Vinoba believes in the necessity of the political independence of India. He is an accurate student of history. But he believes that real independence of the villagers is impossible without the constructive programme of which Khadi is the centre. He believes that the spinning wheel is the most suitable outward symbol of non-violence which has become an integral part in the previous Satyagraha campaigns. He has never been in the limelight on the political platform. With many co-workers he believes that silent constructive work with civil disobedience in the background is far more effective than the already heavily crowded political platform. And he thoroughly believes that non­violent resistance is impossible without a hearty belief in and practice of constructive work.
But this was not the first time when Gandhi had talked or written about Vinoba. As early as June 1916, he had ­informed his father at Baroda in the course of a brief letter:
"Your son Vinoba is with me. He has acquired at so tender an age such high-spiritedness and ascetism as took me years of patient labour to do."
During the Individual Satyagraha, Vinoba courted three imprisonments and a year's jail term. During his incarcera­tion he wrote the Swaraj Shastra or A Grammar of Politics, which is ranked among the very few original treatises on politics.
In 1942 Vinoba was again put behind bars on the very first day of the Quit India movement. He was kept under detention for three years, first at the Vellore Central Prison and later at the Seoni Jail.
On his release in 1944 Vinoba returned to his Pavnar Ashram and carried on his constructive work.
In early March, after the martyrdom of Mahatma Gandhi on 30 January 1948, an all-India conference was convened at Sevagram. Attended by many including Rajendra Prasad, Jawaharlal Nehru, Abul Kalam Azad, J B Kripalani, Shankarrao Deo and top ranking constructive workers like Kaka Kalelkar, R R Diwakar, Dada Dharmadhikari, P C Ghosh and Jayaprakash Narayan, Vinoba initiated the formation of the Sarvodaya Samaj, a world-wide organization of all those who believed in Gandhi's principle of the purity of means.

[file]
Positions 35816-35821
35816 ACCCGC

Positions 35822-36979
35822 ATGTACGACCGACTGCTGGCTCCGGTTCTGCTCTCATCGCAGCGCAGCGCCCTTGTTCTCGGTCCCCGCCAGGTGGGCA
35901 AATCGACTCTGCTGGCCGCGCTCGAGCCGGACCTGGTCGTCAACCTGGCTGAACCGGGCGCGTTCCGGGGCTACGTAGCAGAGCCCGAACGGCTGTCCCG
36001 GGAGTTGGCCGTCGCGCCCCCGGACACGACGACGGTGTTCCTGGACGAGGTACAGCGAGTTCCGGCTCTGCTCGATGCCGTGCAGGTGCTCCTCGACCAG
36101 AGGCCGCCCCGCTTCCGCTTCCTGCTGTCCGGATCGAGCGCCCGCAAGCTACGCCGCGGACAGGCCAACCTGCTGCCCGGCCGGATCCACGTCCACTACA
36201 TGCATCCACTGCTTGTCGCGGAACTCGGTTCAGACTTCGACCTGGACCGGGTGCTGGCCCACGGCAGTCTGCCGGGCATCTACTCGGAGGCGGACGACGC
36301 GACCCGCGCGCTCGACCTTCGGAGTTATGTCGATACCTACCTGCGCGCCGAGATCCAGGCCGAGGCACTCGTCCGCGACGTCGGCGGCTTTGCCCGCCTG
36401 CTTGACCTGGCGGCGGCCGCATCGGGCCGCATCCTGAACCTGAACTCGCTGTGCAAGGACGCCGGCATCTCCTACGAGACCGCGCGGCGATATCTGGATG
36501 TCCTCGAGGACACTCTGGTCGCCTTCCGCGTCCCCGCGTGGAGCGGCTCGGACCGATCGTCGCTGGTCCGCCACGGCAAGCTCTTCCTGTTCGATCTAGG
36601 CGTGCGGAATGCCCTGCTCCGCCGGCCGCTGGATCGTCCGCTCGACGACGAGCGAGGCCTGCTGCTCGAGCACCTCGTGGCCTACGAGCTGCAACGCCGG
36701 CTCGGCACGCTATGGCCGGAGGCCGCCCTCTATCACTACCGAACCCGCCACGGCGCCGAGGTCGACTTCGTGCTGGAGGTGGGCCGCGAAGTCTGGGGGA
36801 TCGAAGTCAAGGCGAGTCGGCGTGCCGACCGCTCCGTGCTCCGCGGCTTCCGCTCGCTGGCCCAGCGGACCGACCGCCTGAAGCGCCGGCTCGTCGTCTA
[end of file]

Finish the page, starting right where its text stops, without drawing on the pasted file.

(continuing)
On Nehru's request Vinoba worked for some time among the refugees. He also toured other parts of the country to spread the message of love, compassion and sympathy.
After returning to his Ashram, early in 1950, Vinoba plunged into a new experiment of Kanchan Mukti or libera­tion from money economy. He and his co-workers took a solemn pledge to eat only what they could raise on the Ashram land and to wear only the Khadi which was spun and woven within its premises. All donations except in the form of labour or Shramdan were strictly ruled out.
While Vinoba was engaged in his crucial experiment of his life, a pressing invitation came from Shankarrao Deo, to attend the second All India Sarvodaya Sammelan at Shivarampalli near Hyderabad. Vinoba naturally demurred, but was ultimately prevailed upon. Thereupon, Vinoba an­nounced his decision to go to the Sammelan, covering its 300 miles from Wardha to Shivarampalli on foot.